And the Lord said, “Do you do well to be angry?”—Jonah 4:4, ESV
Jonah, God bless him, didn’t want to go preach God’s grace to Nineveh. He wanted the wicked Ninevites to suffer God’s wrath. He knew God’s grace was too great. Even for evil Nineveh.
Sure enough the Ninevites repent and turn to God from their sin. And Jonah, God bless him, was exceedingly displeased and angry. Angry with God. THE compassionate God who just spared Nineveh. THE compassionate God who is now sparring Jonah rather than zapping him.
Jonah said famously of God in 4:3 (ESV), “for I knew that you are a gracious God and merciful, slow to anger and abounding in steadfast love, and relenting from disaster.”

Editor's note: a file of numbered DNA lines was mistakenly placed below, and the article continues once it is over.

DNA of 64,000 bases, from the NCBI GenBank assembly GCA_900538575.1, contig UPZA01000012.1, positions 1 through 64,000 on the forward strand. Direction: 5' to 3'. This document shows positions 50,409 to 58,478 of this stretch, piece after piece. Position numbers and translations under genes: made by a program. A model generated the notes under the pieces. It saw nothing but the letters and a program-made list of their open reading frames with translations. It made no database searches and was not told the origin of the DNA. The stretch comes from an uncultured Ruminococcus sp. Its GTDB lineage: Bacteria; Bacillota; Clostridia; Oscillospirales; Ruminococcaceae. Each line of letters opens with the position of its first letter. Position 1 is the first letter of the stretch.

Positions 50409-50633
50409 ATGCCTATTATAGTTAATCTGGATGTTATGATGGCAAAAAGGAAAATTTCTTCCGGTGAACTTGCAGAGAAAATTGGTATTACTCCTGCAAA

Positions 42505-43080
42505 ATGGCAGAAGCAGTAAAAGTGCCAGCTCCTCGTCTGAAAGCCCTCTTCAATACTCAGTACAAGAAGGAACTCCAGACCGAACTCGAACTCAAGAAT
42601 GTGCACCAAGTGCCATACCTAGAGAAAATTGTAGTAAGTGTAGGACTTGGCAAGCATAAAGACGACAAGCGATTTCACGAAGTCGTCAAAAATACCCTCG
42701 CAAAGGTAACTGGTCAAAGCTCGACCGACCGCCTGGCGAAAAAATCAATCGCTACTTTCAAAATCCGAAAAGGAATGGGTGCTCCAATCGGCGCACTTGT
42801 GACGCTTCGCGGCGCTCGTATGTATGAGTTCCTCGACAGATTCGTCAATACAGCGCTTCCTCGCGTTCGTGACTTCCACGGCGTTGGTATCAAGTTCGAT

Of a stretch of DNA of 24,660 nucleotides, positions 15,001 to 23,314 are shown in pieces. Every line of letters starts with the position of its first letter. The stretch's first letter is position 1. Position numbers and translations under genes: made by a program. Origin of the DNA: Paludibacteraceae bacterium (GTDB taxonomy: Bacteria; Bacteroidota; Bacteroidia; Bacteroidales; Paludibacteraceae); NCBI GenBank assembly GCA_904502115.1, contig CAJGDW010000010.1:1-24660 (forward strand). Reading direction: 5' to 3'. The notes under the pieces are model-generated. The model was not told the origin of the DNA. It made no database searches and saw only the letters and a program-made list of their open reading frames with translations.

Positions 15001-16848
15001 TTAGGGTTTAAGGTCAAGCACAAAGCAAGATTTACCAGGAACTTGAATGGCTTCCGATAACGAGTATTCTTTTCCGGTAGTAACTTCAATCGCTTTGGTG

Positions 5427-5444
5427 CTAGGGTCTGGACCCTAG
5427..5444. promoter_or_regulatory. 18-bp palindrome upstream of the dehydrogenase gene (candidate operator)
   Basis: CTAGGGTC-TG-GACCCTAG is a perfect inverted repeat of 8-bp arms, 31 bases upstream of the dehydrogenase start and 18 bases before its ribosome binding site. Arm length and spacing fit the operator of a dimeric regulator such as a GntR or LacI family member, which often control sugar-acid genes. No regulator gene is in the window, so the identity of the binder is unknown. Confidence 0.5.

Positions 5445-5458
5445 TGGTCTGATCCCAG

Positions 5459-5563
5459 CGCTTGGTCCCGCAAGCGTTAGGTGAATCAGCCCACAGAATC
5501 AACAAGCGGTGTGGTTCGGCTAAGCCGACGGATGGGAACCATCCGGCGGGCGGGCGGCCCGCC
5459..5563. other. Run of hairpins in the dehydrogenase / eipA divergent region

It's like Jonah was saying, “I knew it. That’s why I didn’t wanna go. I knew it. That’s why I’m angry with you God. Yeah, God, I gotta lotta nerve to be angry with you.”
As I’m getting a chuckle out of self-righteous, sovereignty-assuming Jonah, I read verse 4. I’m stifled by recollection of my own foolish anger.
“Do you do well to be angry?,” I query. “Well, no. Not really. I act foolish. I lose my cool. My anger bothers—even hurts—others. It makes the situation worse. It is... sinful. God, forgive me. Let me trust you.”
Anger, the inward emotion, happens.
Anger, the outward expression, is a choice.
Anger expressed betrays wicked hearts. Faithless hearts. More intent on human ways than God's sovereignty.
I don’t do well to be angry. God bless me.
Really, God, bless me to trust you more and angrily react less.